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Circulation. 2013 Jan 29;127(4):424-34. doi: 10.1161/CIRCULATIONAHA.112.127472.

Vascular endothelial growth factor-angiopoietin chimera with improved properties for therapeutic angiogenesis.

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1
Wihuri Research Institute, Biomedicum Helsinki, PO Box 63 (Haartmaninkatu 8), University of Helsinki, Helsinki, 00014 Finland.

Abstract

BACKGROUND:

There is an unmet need for proangiogenic therapeutic molecules for the treatment of tissue ischemia in cardiovascular diseases. However, major inducers of angiogenesis such as vascular endothelial growth factor (VEGF/VEGF-A) have side effects that limit their therapeutic utility in vivo, especially at high concentrations. Angiopoietin-1 has been considered to be a blood vessel stabilization factor that can inhibit the intrinsic property of VEGF to promote vessel leakiness. In this study, we have designed and tested the angiogenic properties of chimeric molecules consisting of receptor-binding parts of VEGF and angiopoietin-1. We aimed at combining the activities of both factors into 1 molecule for easy delivery and expression in target tissues.

METHODS AND RESULTS:

The VEGF-angiopoietin-1 (VA1) chimeric protein bound to both VEGF receptor-2 and Tie2 and induced the activation of both receptors. Detailed analysis of VA1 versus VEGF revealed differences in the kinetics of VEGF receptor-2 activation and endocytosis, downstream kinase activation, and VE-cadherin internalization. The delivery of a VA1 transgene into mouse skeletal muscle led to increased blood flow and enhanced angiogenesis. VA1 was also very efficient in rescuing ischemic limb perfusion. However, VA1 induced less plasma protein leakage and myeloid inflammatory cell recruitment than VEGF. Furthermore, angioma-like structures associated with VEGF expression were not observed with VA1.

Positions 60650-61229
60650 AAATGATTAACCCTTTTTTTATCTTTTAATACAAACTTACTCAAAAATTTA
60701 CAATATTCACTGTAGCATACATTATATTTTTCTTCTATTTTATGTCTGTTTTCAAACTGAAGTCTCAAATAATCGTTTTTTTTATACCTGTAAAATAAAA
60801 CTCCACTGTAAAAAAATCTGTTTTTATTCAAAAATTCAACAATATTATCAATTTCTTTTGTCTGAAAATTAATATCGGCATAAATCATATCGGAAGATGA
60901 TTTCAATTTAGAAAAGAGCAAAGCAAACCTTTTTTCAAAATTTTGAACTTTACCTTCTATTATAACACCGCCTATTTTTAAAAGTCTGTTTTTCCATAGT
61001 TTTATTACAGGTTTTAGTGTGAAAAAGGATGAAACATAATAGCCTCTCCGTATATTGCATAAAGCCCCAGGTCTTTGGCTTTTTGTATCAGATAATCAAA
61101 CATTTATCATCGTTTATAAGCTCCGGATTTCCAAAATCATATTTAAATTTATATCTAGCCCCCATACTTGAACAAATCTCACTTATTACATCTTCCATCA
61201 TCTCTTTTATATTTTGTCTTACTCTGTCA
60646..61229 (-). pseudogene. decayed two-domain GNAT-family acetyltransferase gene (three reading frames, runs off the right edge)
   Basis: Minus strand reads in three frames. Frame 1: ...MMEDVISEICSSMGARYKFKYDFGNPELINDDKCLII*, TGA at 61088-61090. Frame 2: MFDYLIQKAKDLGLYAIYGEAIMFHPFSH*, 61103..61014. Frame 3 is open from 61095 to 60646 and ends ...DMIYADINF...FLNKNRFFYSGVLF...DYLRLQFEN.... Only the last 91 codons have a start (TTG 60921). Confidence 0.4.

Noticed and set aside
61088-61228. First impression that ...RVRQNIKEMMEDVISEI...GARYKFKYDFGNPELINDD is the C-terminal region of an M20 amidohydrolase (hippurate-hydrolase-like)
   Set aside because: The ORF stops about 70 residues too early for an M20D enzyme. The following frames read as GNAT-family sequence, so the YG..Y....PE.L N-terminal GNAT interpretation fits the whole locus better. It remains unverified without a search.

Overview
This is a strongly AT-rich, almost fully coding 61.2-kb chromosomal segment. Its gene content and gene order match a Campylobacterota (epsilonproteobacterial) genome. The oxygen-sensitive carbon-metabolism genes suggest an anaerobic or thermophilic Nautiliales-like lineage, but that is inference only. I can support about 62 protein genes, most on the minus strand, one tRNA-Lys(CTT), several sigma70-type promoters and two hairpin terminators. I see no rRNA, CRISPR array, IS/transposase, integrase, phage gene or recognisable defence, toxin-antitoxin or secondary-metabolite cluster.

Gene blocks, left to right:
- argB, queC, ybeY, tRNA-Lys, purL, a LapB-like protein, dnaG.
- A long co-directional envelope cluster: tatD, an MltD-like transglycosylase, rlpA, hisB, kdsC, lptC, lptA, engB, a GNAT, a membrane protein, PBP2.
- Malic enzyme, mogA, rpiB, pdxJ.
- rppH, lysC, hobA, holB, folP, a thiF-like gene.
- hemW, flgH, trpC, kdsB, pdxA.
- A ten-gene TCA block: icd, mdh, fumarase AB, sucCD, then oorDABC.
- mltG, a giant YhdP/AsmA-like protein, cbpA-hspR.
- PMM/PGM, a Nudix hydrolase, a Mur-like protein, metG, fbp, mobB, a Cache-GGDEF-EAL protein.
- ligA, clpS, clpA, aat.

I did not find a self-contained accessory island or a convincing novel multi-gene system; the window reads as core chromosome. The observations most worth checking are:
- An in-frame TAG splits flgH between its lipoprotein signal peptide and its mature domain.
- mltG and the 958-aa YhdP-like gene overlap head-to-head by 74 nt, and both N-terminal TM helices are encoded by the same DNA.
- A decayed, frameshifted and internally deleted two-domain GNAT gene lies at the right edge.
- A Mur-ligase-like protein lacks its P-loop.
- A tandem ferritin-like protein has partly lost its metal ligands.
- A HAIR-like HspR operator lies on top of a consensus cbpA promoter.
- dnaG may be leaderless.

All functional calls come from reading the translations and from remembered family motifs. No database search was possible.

CONCLUSIONS:

The VEGF-angiopoietin-1 chimera is a potent angiogenic factor that triggers a novel mode of VEGF receptor-2 activation, promoting less vessel leakiness, less tissue inflammation, and better perfusion in ischemic muscle than VEGF. These properties of VA1 make it an attractive therapeutic tool.

[Indexed for MEDLINE]

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